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28 April 2014
Studies conducted by a team led by Professor Phil Taylor, and published this week in the prestigious journal Science, shed new light on how the cell type known as macrophages are programmed in tissues.
Macrophages are central to how our body responds to harmful stimuli and tissue injury, including a major role in removing dead cells and foreign material (a literal translation of their name is "big eaters"). Macrophages, and the inflammatory response that they contribute to, can be helpful, for example, killing infecting organisms, or harmful, leading to uncontrolled tissue damage and disability or organ failure. As such, macrophages are important in the maintenance of normal function (termed tissue homeostasis) and in the response to injury of all parts of our body.
Until recently, macrophages were thought to be fairly simple in origin. However, recent studies by Prof. Taylor’s group (published in Eur J Immunol 2011 and Nat Commun 2013 ) and others have shown that there is a lot more complexity to macrophages than this, and have begun to shed light on many different types of macrophage that can be found in normal tissues and in response to injury.
In the paper published this week in Science , Prof. Taylor’s group have uncovered how macrophages become specialised for their role in tissue homeostasis in the peritoneal cavity of the abdomen, the site holding the gastrointestinal tract and other abdominal organs. How these cells specialise is key to understanding how they initiate and control inflammation. Having identified a single protein as a master controller of these processes, the scientists can now begin to unlock the secrets that promote healthy tissue function and control inflammation and apply these in a clinical setting.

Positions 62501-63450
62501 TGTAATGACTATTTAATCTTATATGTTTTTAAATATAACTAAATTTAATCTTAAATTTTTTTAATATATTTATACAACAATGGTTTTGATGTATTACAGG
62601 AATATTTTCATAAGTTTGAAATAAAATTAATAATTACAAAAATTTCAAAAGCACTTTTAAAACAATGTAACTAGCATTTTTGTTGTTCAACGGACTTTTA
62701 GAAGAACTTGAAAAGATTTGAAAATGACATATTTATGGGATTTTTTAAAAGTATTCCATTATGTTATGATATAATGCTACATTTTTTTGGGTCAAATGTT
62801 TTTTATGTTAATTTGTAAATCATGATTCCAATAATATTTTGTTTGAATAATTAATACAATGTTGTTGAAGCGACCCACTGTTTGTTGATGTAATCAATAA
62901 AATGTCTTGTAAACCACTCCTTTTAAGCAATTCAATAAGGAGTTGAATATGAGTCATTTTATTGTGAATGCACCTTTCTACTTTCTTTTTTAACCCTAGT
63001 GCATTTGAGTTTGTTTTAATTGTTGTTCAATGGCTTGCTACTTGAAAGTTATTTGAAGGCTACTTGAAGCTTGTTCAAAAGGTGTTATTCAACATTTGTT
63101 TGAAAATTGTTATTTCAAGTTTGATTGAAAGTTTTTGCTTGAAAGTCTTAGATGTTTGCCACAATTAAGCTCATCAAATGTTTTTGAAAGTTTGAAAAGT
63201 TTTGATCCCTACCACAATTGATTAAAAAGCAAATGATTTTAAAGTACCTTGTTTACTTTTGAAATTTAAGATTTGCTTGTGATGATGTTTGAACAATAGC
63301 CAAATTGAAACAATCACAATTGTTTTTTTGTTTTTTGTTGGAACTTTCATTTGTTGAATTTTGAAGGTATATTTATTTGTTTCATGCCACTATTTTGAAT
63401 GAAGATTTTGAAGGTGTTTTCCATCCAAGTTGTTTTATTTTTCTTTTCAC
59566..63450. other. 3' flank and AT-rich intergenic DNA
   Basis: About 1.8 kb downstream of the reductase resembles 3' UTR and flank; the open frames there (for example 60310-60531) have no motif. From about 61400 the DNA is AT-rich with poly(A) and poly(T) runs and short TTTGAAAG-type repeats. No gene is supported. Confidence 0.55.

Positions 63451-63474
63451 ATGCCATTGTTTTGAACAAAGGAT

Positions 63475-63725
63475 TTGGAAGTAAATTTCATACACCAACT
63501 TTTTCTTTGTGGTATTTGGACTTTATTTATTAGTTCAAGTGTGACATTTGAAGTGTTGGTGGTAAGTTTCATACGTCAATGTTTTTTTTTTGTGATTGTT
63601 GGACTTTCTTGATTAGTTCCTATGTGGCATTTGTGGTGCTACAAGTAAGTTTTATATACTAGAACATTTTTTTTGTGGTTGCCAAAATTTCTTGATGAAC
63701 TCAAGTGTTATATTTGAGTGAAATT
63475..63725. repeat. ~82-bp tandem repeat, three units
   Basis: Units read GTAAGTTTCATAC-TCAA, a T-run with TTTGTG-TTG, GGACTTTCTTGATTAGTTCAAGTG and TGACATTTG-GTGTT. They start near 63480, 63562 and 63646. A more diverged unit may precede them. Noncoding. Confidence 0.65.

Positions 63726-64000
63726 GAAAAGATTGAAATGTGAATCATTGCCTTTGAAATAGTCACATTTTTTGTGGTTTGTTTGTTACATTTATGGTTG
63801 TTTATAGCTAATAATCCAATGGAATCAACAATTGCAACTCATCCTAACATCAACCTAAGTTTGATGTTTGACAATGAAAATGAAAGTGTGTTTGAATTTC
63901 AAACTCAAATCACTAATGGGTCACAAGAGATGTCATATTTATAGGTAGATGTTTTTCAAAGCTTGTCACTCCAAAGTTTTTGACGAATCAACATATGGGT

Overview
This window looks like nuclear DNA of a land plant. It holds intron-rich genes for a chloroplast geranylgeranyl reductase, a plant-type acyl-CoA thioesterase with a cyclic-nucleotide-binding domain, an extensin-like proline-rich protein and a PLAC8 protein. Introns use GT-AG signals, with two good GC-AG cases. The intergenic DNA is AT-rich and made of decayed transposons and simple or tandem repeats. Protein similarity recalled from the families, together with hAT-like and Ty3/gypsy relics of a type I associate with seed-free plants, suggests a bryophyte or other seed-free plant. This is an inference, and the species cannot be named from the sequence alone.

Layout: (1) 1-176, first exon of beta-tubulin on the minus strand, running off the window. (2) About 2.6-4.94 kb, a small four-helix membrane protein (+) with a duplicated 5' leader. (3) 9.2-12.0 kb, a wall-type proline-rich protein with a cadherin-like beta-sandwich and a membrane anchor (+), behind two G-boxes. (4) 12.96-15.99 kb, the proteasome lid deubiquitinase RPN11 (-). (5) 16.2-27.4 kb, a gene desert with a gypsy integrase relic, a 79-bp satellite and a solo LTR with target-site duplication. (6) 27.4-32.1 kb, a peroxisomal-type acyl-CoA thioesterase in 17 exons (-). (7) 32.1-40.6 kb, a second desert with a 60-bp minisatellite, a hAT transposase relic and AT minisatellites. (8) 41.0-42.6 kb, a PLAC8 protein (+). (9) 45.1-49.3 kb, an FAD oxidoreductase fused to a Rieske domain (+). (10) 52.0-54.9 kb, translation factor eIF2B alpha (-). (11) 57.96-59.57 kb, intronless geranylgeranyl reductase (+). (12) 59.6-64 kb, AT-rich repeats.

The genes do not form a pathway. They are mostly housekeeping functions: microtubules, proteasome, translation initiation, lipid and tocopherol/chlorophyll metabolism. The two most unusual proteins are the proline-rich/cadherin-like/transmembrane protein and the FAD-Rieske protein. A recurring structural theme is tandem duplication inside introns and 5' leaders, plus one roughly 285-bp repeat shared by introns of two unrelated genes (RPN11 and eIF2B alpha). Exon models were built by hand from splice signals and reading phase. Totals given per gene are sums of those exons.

Specifically, the group used a a ‘big-data’ approach to understand what genes are turned off and on in different macrophages within a specific tissue and identified a ‘master control’ of tissue specialisation. After studying the function of this specific master control they concluded that tissue macrophages are programmed in a tissue specific manner that not only controls the type of macrophage they are, but also influences their ability to renew themselves during inflammation. These observations provide significant new insights into what it is to be a tissue macrophage and identify potential new approaches for promoting the return of normal tissue function after inflammation or disease.
The scientists also identified compelling evidence that these processes are relevant in the pleural (chest) cavity, and Prof Taylor states, "this shows that the impact of any such master control could be more broad than initially anticipated, with application in the future treatment of inflammation at other sites. Further studies are now needed to understand the importance of the mechanism that we have uncovered across tissues and diseases".
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